A Biography of Mathematician Michael Lacey

Michael Thoreau Lacey is a pure mathematician specializing in Harmonic Analysis and Probability at the Georgia Institute of Technology. Since joining the institution in 1996, Lacey has received numerous awards resulting from his outstanding contributions in pure mathematics. Besides, he has mentored and doctored various students who are currently playing significant roles in their academic and industrial jobs.




Academic Background




The American mathematician was born on 26th September 1959. In 1981, he received a Bachelor of Science degree in Mathematics from the University of Texas. He proceeded to the University of Illinois, Urbana, for a Ph.D. in Mathematics course. Michael Lacey earned his doctorate in 1987 after writing a thesis on Banach Spaces under the supervision of Walter Philipp.




Indeed, Lacey was fascinated by the area of Probability as he concentrated on the field in his research and teaching career. His thesis addressed the area of empirical characteristic functions, with a focus on the law of iterated logarithm.




Postgraduate Career




After completing his doctoral course, Lacey assumed positions at the Louisiana State University. He then proceeded to the University of North Carolina, Hill Chapel, where he jointly proved the central limit theorem with Walter Philipp.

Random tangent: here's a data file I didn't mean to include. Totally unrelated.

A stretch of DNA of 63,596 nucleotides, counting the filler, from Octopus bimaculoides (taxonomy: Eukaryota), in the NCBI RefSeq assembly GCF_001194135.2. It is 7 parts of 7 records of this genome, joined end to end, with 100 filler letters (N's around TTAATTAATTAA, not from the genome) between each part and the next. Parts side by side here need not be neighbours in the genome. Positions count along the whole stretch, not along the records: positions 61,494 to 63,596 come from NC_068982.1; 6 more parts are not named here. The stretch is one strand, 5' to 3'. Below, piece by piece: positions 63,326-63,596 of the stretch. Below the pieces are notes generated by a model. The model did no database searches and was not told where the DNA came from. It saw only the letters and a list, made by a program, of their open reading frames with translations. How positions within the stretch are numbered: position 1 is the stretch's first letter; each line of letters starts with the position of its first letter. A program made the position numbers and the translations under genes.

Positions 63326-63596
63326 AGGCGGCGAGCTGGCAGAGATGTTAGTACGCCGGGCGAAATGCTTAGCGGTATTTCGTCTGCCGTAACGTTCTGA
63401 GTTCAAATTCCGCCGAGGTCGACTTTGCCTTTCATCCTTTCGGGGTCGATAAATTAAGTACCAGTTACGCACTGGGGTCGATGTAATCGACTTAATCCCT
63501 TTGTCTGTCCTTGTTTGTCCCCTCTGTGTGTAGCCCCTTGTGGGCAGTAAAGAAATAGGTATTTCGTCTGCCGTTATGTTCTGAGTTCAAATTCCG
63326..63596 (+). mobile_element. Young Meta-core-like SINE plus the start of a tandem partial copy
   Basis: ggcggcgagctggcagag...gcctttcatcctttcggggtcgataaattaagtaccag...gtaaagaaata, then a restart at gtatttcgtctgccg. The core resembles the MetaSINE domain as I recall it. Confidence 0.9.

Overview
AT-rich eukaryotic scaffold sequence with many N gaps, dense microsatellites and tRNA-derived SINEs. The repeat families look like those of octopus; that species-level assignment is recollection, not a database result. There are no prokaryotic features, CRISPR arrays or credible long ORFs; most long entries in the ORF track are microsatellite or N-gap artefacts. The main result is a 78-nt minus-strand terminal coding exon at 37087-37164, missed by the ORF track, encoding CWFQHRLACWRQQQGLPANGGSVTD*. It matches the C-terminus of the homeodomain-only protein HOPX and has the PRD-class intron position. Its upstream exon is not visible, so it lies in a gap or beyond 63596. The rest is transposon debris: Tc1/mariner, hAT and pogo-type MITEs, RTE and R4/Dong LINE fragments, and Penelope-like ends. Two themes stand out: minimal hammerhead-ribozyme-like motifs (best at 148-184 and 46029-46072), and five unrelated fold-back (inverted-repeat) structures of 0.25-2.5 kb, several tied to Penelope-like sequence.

He then assumed teaching roles at Indiana University. At Indiana (1989 to 1996), he received the National Science Foundation Postdoctoral Fellowship. His interest in Hilbert Transform grew while at Indiana, and he began to study Alberto Conjecture. Later on, he solved the conjecture together with Christoph Thiele.




Professor of Mathematics at Georgia Institute of Technology




Michael Lacey began his teaching career at the Georgia Institute of Technology in 1996 and was awarded full professorship in 2001. In his previous institutions, he had been acting as an Associate Professor of Mathematics. In his capacity as a Full Professor of Mathematics, Lacey has participated in numerous research and mathematical seminars. He has doctored over 10 Ph.D. students. He received the Salem Prize together with Christoph Thiele for their role in solving the Alberto Calderon conjecture. In addition, he was awarded a Guggenheim Fellowship ward jointly with Xiaochun Li in 2004. He has also been recognized by the prestigious Simons Foundation for his role in Pure Mathematics.




The role of Lacey doesn’t stop in teaching. He has directed training grants for undergraduate students. Such grants include the MCTP and VIGRE awards. Apart from his position at Georgia Institute of technology, Lacey is currently a fellow of the American Mathematical Society, which he joined in 2012.